Part of my inspiration for posting this today is the blog post from Osiris Ramos (http://osirisramos.wordpress.com/): I Would Like to be Old (posted 8-23-12).
A chat with Mom
I started writing this post a few days ago after speaking with Mom. In fact the title of this post is a direct quote from her.
Although I’m not as old as my mother, I know what she means. The physical problems that come with age are not negligible. Some are lucky and maintain most of their physical and mental capabilities, but there are many who are defeated by their declining health. I would guess that the average age of a person living in my mother’s complex is about 85. A significant percentage of them are in fragile health
It takes a great amount of effort and strength to remain upbeat in a homogeneous environment where most of the residents are isolated, whose loved ones are not involved and where loneliness is probably rampant. A scene in 12 Angry Men illustrates another result of family disconnect. Lee J. Cobb, the angriest of the twelve, breaks down and rips up a picture of his son. He said, “You work your whole life…” breaks down in sobs. The anger at his isolation from his son seems to have taken over his life.
My wife and I had the pleasure of visiting my mother and spending time with her where she currently lives. The campus of this independent living center is quite stunning. The grounds are kept up; beautiful trees and flowers abound. It is a bit isolated, but there is transportation available to go shopping and cultural programs such as musical performances, lectures and discussions that take place on the campus. Mom met some very good bridge players and enjoys playing at any opportunity. She is a very good player and is improving all the time.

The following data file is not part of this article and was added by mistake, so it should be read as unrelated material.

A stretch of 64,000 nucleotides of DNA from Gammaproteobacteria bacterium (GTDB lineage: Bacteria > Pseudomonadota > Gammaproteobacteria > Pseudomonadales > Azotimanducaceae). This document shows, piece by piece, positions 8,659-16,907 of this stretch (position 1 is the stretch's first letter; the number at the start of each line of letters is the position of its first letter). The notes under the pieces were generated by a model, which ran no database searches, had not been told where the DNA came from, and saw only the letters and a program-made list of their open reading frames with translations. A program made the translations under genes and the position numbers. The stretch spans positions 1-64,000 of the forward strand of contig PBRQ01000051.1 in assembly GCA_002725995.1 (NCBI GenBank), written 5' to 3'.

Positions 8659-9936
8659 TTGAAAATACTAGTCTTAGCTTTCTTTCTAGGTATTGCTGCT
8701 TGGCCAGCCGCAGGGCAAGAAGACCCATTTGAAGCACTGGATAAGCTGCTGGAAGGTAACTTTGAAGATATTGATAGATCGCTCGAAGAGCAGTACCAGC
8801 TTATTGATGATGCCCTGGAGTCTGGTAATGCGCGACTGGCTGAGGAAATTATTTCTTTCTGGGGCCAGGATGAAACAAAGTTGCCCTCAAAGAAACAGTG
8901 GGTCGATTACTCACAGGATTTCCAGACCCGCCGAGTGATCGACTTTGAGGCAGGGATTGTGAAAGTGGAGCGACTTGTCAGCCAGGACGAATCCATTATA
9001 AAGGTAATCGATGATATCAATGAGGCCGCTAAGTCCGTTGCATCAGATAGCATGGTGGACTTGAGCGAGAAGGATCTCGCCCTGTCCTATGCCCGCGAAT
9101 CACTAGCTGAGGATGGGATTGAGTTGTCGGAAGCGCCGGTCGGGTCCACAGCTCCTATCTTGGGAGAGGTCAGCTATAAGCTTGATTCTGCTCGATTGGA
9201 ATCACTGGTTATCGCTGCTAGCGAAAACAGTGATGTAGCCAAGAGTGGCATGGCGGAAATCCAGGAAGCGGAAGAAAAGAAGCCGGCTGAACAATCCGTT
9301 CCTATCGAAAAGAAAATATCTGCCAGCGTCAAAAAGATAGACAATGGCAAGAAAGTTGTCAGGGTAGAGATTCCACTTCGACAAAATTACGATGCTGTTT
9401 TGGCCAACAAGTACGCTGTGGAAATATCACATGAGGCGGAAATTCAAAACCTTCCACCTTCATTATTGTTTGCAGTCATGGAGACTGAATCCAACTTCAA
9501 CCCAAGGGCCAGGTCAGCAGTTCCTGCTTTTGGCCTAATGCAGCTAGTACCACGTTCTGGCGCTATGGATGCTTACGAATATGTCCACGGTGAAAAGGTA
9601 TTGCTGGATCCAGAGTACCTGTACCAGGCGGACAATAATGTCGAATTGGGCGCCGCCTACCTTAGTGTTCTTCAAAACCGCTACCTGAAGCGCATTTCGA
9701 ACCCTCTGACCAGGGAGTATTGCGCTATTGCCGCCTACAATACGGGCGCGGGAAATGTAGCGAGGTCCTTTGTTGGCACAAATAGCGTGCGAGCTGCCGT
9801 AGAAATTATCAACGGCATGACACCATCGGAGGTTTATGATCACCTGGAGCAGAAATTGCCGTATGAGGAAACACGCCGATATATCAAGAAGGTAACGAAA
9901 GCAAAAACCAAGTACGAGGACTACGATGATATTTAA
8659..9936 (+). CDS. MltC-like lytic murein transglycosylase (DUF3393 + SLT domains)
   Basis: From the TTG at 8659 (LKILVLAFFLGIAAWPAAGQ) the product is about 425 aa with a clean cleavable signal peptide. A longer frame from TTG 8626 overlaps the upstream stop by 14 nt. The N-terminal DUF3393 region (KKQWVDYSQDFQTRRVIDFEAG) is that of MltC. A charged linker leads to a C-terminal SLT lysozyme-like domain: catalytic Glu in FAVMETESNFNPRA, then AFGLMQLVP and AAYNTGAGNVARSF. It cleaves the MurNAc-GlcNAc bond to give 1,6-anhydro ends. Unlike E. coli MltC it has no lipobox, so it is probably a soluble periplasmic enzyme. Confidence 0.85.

Who would want to be old?
I see the point of Osiris’s posting ‘I Would Like to be Old’. Looking back on fond memories from vantage point of age is very enticing – a romantic notion. I agree with Osiris: the one who said that youth is a bed of roses was probably thinking of the thorns. I, for one, would not want to live through youth a second time.
I am at the point in my life that some call “the youth of old age”. Let me put it this way: in the Jewish tradition, the saying goes, “may you live until 120”. The Torah says, “Moses was 120 years old when he died” (Deuteronomy 34:7). If the saying holds true for me, I’m merely middle aged.
Young for a very long time
I don’t think of myself as old, even though in some movies, people even younger than me are looked upon that way. “Man, did you see that old dude? He’s probably 50 or something.” Ouch! I think of myself as being young for a really, really long time. It does take some adjustment. The temporal landmarks change. When I was growing up, everyone remembered where he or she was when JFK was shot. Now it’s, “Who’s JFK?”
Keep your friends close and your family closer. Hopefully, when we move closer to Mom and get to visit more often, she won’t think that getting old stinks as much.